In Action is a DIY microbudget buddy comedy that reflexively tracks its own making. It restricts itself to two locations which multitask as all the locations (stick around for the closing credits to see how), and to two leads who are only occasionally joined on screen by other characters, typically with their backs to camera. Big action sequences are either shot so close to the leads’ faces that the action spectacle itself is kept offscreen, or are presented in animated inserts or even with action-figure toys. Meanwhile Sean and Eric constantly talk their way through both their script and their immediate plight in such a way that the one becomes hard to distinguish from the other. Even their to-camera reminiscences about the whole affair come across as an elaborate pitch for In Action itself (while Eric comes up with the whole idea for reviving his film-writing partnership with Sean during an actual advertising pitch about diapers). Indeed, nappies, toilets and pooh receive an unusual amount of focus here, openly allying what we are watching to the shit cinema through whose tropes these hack writers keep wading for their endless inspiration. Yet the prism of satire (and self-satire) ensures that the dumber this pair’s adventures seem, the smarter the film’s ironised critique is. 

“It was just a screenplay,” protests Sean – but in this Pirandello-esque postmodern poioumenon, as these bickering, bantering buddies relate every ‘real-life’ situation they face to other movies, while themselves becoming improbable action heroes in a plot of their own invention, the script is virtually writing itself in the action. For these two characters are finishing their screenplay precisely by playing it out, even as others want to get their hands on the completed script to prevent (or indeed to enact) a true terrorist strike. So here art imitates life imitating art, in a self-replicating circle of stereotypes and silliness – and, swapping pens for swords (at least in their overactive imaginations), the gun-toting stars prove only as ludicrous as the beloved genre that all their escapist efforts affectionately lampoon, while their own creative process is writ large (albeit on a small and stylised stage).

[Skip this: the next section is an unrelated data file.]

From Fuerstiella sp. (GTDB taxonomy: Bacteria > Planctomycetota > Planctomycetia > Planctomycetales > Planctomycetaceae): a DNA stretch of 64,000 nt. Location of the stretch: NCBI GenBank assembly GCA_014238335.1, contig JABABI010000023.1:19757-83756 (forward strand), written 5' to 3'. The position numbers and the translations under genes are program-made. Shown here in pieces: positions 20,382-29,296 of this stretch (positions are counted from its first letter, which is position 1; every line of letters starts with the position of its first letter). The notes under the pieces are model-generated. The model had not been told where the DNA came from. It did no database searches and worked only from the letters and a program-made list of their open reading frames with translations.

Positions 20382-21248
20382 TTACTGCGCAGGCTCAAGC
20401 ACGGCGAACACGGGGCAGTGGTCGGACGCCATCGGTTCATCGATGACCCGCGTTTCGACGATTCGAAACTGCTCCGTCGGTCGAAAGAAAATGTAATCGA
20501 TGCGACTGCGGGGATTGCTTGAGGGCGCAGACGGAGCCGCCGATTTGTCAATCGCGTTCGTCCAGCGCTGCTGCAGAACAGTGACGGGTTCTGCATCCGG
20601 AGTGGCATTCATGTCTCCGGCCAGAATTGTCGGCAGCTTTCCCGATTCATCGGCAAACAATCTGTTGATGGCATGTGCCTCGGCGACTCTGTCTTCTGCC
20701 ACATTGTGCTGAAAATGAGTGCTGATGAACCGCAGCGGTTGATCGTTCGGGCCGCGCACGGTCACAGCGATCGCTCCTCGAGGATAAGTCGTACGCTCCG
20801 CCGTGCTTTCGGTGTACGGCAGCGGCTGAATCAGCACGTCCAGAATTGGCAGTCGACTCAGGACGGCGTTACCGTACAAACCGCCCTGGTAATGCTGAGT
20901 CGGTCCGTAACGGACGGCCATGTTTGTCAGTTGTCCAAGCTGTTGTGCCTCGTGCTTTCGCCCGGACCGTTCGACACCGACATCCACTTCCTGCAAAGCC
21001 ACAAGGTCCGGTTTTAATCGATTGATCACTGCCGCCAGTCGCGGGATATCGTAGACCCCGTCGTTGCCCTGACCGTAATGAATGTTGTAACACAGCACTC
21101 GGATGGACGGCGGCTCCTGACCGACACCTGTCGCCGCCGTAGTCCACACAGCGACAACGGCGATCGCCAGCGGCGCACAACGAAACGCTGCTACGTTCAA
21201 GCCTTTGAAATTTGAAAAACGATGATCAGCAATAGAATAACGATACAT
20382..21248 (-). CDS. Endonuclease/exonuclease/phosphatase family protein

In Action is Kenealy and Silvera’s feature debut – and while it is conventional to refer to such works, especially when they are labours of love made for little to no money, as ‘calling cards’, perhaps the more appropriate term here might be ‘spec script’. Like the lead characters with whom they share their names, they never allow any obstructions to keep their imaginative ambitions long contained – and now that they have set out their stall, it will be interesting to see what these clever, funny filmmakers can do with a bigger budget to realise their ideas.

strap: In Sean Kenealy and Eric Silvera’s nano-budget metacinematic buddy comedy, two bumbling screenwriters become caught in their own action scenario.

© Anton Bitel